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Oil prices fall on rising Covid infections in Asia, inflation fears

New Delhi: Oil prices fell this week on renewed demand concerns as coronavirus cases in Asia rise and on fears rising inflation might lead the US Federal Reserve to raise interest rates, which could limit economic growth.

Brent crude futures fell 85 cents, or 1.2%, to $67.86 a barrel at 1005 GMT. It settled 1.1% lower after briefly climbing above $70 earlier in the session.

US West Texas Intermediate (WTI) crude futures dropped 90 cents, or 1.3% to $64.59 a barrel, following a 1.2% fall.

Brent’s rise to $70 was driven by optimism over the reopening of the U.S. and European economies, among the world’s biggest oil consumers. But it later retreated on fears of slowing fuel demand in Asia as Covid-19 cases surge in India, Taiwan, Vietnam and Thailand, prompting a new wave of movement restrictions.

“Thge trade proved again that $70 signals irrational exuberance,” said Vandana Hari, energy analyst at Vanda Insights.

Uncertainties over inflation also prompted investors to reduce exposure to riskier assets like oil.

“There is a wider risk-off play that’s going on,” said Westpac senior economist Justin Smirk.

Smirk said speculation that the Federal Reserve might raise rates because of inflation fears weighed on the outlook for growth and in turn on commodities demand.

“The Fed’s very serious (about holding rates low), but the market’s speculating about earlier movement,” he said.

The Fed has indicated that interest rates will stay at their current low levels through 2023 though futures markets show investors believe rates may start to be raised by September 2022.

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Business Latest News

5 businesses that bore the maximum brunt in 2020

Intro: The Covid-19 pandemic rattles industries after industries as it surged across the world. Here’s a look at the biggest losers in 2020 and a preview of what 2021 may bring

1. Travel and hospitality

Going on vacation wasn’t an option for most during the pandemic. The cruise industry was battered as Carnival (CCL), Royal Caribbean (RCL) and Norwegian (NCLH) were forced to suspend voyages for much of 2020 and into 2021. The news wasn’t much better for hotel chains, which were hammered by a decline in demand for both leisure and business travel.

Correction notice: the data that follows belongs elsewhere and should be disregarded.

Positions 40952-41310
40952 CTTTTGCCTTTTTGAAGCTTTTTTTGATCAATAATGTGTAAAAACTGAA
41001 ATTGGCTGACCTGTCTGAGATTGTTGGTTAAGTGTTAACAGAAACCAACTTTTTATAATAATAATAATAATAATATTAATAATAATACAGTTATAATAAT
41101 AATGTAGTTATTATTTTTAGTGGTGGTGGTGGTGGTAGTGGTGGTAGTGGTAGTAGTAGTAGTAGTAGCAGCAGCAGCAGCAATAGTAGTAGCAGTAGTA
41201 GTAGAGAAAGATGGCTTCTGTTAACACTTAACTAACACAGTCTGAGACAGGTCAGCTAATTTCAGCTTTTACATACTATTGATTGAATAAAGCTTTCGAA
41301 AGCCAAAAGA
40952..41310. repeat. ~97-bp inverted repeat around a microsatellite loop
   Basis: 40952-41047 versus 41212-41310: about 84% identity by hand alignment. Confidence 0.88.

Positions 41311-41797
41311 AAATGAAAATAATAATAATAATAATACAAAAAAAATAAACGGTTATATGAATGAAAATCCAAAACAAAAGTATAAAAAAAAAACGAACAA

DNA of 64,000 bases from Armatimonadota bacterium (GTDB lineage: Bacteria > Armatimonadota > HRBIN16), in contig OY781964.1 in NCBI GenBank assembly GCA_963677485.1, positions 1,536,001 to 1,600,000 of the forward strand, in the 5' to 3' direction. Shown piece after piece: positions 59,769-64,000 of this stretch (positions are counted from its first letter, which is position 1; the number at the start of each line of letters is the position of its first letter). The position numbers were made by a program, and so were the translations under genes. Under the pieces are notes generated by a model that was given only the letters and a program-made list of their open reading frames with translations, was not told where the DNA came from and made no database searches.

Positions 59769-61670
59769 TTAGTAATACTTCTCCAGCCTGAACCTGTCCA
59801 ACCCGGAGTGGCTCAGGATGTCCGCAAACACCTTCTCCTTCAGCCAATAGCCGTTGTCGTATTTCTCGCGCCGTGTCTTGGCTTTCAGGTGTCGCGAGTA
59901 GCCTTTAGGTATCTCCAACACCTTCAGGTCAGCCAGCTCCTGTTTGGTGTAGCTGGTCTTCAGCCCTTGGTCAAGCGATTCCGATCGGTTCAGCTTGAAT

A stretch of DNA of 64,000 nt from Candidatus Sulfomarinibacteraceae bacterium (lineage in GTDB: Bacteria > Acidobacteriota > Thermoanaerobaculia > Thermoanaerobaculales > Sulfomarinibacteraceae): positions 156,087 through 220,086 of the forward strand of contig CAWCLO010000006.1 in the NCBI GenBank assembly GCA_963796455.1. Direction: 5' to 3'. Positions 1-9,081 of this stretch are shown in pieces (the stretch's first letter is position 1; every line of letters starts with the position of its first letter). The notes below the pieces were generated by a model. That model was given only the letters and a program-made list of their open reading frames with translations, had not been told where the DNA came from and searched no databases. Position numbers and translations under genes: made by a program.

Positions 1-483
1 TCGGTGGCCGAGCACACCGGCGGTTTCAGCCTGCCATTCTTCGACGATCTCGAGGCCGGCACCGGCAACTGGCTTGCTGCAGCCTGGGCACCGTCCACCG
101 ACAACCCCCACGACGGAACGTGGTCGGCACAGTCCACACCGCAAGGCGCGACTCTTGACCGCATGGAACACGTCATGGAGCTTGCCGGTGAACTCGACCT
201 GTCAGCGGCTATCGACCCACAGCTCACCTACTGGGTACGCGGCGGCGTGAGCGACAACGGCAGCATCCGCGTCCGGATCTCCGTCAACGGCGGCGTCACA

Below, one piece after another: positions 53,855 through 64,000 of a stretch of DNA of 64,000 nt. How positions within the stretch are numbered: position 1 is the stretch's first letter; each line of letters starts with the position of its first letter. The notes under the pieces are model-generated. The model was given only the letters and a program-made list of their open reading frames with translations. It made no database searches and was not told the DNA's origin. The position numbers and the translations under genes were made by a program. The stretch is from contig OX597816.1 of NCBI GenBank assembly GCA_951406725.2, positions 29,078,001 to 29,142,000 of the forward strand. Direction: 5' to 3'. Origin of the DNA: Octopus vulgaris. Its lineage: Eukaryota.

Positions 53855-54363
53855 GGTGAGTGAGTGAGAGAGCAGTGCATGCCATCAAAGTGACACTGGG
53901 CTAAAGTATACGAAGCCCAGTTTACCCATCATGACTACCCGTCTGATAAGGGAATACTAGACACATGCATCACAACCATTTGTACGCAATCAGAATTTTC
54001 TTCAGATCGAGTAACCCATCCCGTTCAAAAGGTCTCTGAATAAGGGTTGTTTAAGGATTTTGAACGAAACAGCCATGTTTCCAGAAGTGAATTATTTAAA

What’s next: The industry is hoping for a rebound as would-be travelers look to hit the road in 2021 once vaccines are widely available, but it’s not clear whether business travel will approach pre-pandemic levels at a time when video conference calls are the way.

Adding insult to injury for the big hotels, Airbnb soared when it went public in December. 

2. The oil industry

The oil industry had a miserable 2020. Plenty of industries grappled with plunging prices in 2020, but oil is the only major commodity that went negative. The unprecedented trip below zero in the spring was caused by an epic collapse in demand during the pandemic and a price war between Saudi Arabia and Russia.

The S&P 500’s energy sector is down by more than 30% this year, making it easily the worst performer in the stock market.

What’s next: The oil industry certainly will benefit as the US economy reopens in 2021 and people start flying and driving more. But coronavirus vaccines won’t fix oil’s bigger threat: a climate crisis that is causing investors to dump fossil fuels.

3. Banks

This was easily the worst year for America’s banks since the Great Recession. Lenders suffered tens of billions of dollars in losses as they braced for loan defaults and share prices spiraled lower. Even big banks such Citigroup (C) and Bank of America (BAC) are finishing the year sharply lower, and Wells Fargo (CBEAX) remains a hot mess